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China and the United States have agreed to put tariffs on hold and give negotiations a chance. But the short 90-day period the two have to finish negotiations, which includes major holidays both in Washington and Beijing, will require quick steps, analysts say.
China’s pledges to purchase what the White House calls “substantial” amounts of agricultural, energy, industrial and other products are relatively straightforward. What will be more difficult are the other items that Washington said the two agreed on.
Those include the pledge to immediately begin negotiations on structural changes such as forced technology transfers, intellectual property protection, non-tariff barriers, cyber theft, services and agriculture.
Raymond Yeung, a senior economist of Greater China at the Australia and New Zealand Banking Group said that despite the tariff truce, resolving the differences between the two countries and making progress would not be easy.
“Markets should not be too happy too early,” he said. “If you look at the White House statement there is still a lot of structural issues that the Chinese have to fulfill for the U.S. not to increase the tariffs.”
Even so, Asian stocks rallied on Monday on news that the U.S. President Donald Trump and Chinese President Xi Jinping had agreed to not impose any new tariffs for the time being. Soybeans climbed to their highest price a bushel in nearly six months.
Liao Qun, chief economist at China Citic Bank International said it was clear that both governments want to talk and work out their differences and that is a positive thing.
“But this is merely a cease-fire,” he said. “There’s still uncertainty that the trade war could be back on in three months.”
Both Yeung and Liao said the key lies in what Beijing may be able to do to turn around its Made in China 2025 Initiative. Both analysts do not believe that the industrial policy, which aims to close up huge gaps between the Chinese economy and advanced industrial nations and cut the country’s reliance on foreign technology, will be reversed.
But some tweaks are possible, Liao said.
“In principle, China won’t back down [on its Made in China 2025 plan]. But there is still room for negotiation on some aspects. Or maybe China can make concessions in other areas in exchange for keeping the plan intact,” Liao said.
Made in China 2025 is a 10-year campaign that Beijing has launched to help vault itself up the technology value chain. Many foreign countries and investors worry the plan will only exacerbate existing problems such as forced technology transfers in exchange for market access, alleged intellectual property theft and market protectionism.
The Made in China 2025 plan outlines 10 key sectors in which China seeks advances, including information technology; robotics; medicine and medical devices; and high-tech ships and ocean engineering equipment.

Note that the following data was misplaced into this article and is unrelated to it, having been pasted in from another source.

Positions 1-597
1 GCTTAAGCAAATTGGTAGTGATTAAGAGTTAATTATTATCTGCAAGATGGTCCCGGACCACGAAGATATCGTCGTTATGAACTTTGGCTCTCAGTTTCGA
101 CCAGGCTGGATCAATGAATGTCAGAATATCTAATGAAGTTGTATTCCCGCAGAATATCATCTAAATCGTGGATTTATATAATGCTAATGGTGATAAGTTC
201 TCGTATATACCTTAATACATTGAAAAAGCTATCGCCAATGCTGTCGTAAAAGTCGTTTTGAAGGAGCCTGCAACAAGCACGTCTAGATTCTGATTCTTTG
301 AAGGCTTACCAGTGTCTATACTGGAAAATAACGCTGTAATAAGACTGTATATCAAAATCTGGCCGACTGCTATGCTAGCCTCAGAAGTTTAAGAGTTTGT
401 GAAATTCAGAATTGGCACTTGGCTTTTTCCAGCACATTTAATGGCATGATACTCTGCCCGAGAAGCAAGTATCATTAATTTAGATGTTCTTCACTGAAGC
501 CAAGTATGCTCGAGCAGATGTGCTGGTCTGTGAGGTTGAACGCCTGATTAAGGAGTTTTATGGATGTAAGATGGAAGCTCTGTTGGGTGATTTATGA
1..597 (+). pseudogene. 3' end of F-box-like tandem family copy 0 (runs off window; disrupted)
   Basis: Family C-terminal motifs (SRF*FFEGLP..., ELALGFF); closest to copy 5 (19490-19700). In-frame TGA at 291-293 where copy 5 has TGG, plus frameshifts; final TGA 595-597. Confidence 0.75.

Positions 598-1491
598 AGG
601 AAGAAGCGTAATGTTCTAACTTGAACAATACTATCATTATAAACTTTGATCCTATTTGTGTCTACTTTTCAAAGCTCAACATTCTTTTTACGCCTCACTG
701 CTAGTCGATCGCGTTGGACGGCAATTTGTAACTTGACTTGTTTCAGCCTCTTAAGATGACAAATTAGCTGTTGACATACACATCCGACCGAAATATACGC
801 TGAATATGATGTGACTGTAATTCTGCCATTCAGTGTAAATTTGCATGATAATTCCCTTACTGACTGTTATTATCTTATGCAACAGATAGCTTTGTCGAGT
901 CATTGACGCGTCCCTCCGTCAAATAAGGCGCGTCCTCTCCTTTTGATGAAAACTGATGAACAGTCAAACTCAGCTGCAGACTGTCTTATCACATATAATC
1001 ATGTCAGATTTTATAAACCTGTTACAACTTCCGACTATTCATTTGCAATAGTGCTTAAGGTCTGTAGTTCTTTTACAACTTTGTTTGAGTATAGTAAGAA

Clearly, the message that both countries were trying to convey in the wake of the meeting was different. To get a sense of those differences, one only needs to look at the statements made by both sides in the wake of the meetings
“Despite that both sides are claiming that it was a success if you look at the White House statement they don’t even put trade up as the first item,” Yeung said. China’s Xinhua news agency did not even mention the 90-day period. That tariffs on $200 billion in Chinese goods could still be raised from 10 percent to 25 percent in 90 days if the two fail to reach a deal.
Not only that, but Chinese state media has been largely silent about other details, such as those touching on Made in China 2025 or the specifics of the trade dispute outlined in the White House statement.
An opinion piece in the communist party-backed Global Times said the meeting had given both sides an opportunity to make concrete strides.
The article mentioned the agricultural products that China had agreed to purchase, citing the White House statement, but said little about the other agreements made.
Interestingly, the article did note that White House trade policy adviser Peter Navarro’s attendance at the meeting in Buenos Aries “was not necessarily a bad thing.”
The article suggested that Navarro’s attendance perhaps shows the deal had the support from what the article said was “trade hawks.” Navarro is seen as one of the more hardline members of President Trump’s team when it comes to economic issues with China.
An editorial in the China Daily, which has had very little detail on what the two presidents agreed on, said that while the “positive and constructive consensus” had helped to clear the air and create some breathing space for more “rational thinking,” “lasting improvement is still dependent on the sincerity of the U.S. to engage in equal-footed consultations with China.”